“I’m a lot more conscious of not going more than 20 minutes of a lecture or discussion without giving the students something to do, whether it’s independent writing or a breakout room,” Irwin said. “The learning curve for new technology can definitely take a while.”
RBHS students have varying perspectives about learning from home without the advantage of face-to-face instruction, and how their experiences differ depending on what grade they’re in.
Freshman Emily Ryan said she’s had a hard time using the virtual platforms because it’s her first year in high school.
“High school is a big place with [more] people and even though this semester I only have half my classes, there’s still so many new people,” Ryan said. “I don’t know most of my classmates, and since I’m not in-person with them, it’s so much harder to get to know them, let alone communicate with them.”
Learning through Zoom has its awkward moments. Ryan described the tricky circumstances of breakout rooms without the normal back-to-school formalities of previous years.
“I’d say the most awkward part of the school year so far [was] when teachers put us into breakout rooms over Zoom,” Ryan said. “There wasn’t any time we could do any get-to-know you activities, and it can be scary to share your thoughts and opinions with strangers.”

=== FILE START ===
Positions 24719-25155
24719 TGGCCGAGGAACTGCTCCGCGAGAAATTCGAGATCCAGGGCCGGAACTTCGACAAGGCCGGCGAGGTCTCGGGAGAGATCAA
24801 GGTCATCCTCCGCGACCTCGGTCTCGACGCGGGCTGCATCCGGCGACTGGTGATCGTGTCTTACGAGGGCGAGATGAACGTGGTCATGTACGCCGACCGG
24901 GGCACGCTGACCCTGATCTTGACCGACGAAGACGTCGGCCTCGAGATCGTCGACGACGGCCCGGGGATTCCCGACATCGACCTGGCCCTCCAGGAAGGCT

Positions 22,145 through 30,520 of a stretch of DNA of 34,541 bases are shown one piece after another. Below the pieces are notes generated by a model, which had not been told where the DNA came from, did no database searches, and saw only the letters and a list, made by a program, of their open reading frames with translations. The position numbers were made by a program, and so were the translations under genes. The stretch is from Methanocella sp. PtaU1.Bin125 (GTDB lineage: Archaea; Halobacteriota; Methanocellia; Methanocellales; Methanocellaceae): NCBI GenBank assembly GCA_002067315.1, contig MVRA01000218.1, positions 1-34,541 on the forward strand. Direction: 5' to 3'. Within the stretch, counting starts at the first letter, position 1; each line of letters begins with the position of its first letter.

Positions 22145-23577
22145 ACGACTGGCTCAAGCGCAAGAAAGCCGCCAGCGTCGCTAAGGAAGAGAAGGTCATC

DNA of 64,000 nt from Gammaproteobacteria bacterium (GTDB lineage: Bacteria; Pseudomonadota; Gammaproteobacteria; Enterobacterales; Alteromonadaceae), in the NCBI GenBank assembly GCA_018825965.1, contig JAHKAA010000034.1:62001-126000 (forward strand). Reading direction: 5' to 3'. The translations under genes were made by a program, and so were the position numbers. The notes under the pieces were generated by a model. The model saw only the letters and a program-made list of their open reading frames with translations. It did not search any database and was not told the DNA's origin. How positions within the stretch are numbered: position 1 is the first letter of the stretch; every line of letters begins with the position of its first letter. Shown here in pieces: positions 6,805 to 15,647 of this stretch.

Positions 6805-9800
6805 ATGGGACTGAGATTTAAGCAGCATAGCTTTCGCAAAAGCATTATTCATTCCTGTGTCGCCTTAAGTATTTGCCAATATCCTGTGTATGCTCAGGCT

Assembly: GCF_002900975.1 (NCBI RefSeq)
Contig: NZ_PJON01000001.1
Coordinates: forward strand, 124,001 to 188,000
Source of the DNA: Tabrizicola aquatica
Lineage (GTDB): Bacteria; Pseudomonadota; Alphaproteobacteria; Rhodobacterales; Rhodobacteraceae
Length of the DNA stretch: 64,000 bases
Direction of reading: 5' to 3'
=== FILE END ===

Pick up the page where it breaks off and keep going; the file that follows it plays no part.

Junior Riya Amin said she didn’t have any particularly awkward moments. She did, though, have a funny experience while using Zoom in one of her classes.
“One of my friends told me she had me pinned [on Zoom],” Amin said. “…and was just laughing at me during an APUSH Zoom because I was watching funny videos and eating goldfish, and I thought that was funny.”
Overall, I’m feeling a bit overwhelmed with how this school year is structured, but I feel like I could get used to it because no matter how much I miss being in school with my friends, this is the safest option.”
Amin said that learning through online platforms made her realize how short of an attention span she has for school. She wasn’t the only student to experience difficulties. Ryan had trouble adjusting to the online format too.
“At first I thought using technology would be easy, and it is, but in the past two weeks I realized that working in front of my computer screen for seven hours a day is really tiring,” Ryan said. “It is also very easy to get distracted. I try my best to take breaks and stretch in between classes and during lunch.”
Despite the challenges, Ryan and Grayson said they’ve found ways to remain optimistic about the school year.
“Overall, I’m feeling a bit overwhelmed with how this school year is structured,” Ryan said. “…but I feel like I could get used to it because no matter how much I miss being in school with my friends, this is the safest option.”
As for Grayson, a small addition to her daily routine helps her through this period. Like Ryan, she incorporates little breaks into her busy routine.
“I sit by a window during the day to stare out of it for a minute or two between Zooms or grading assignments on Schoology or answering the dozens of emails I get,” Grayson said. “It’s been a hoot.”
How is virtual learning going for you? Let us know in the comments below.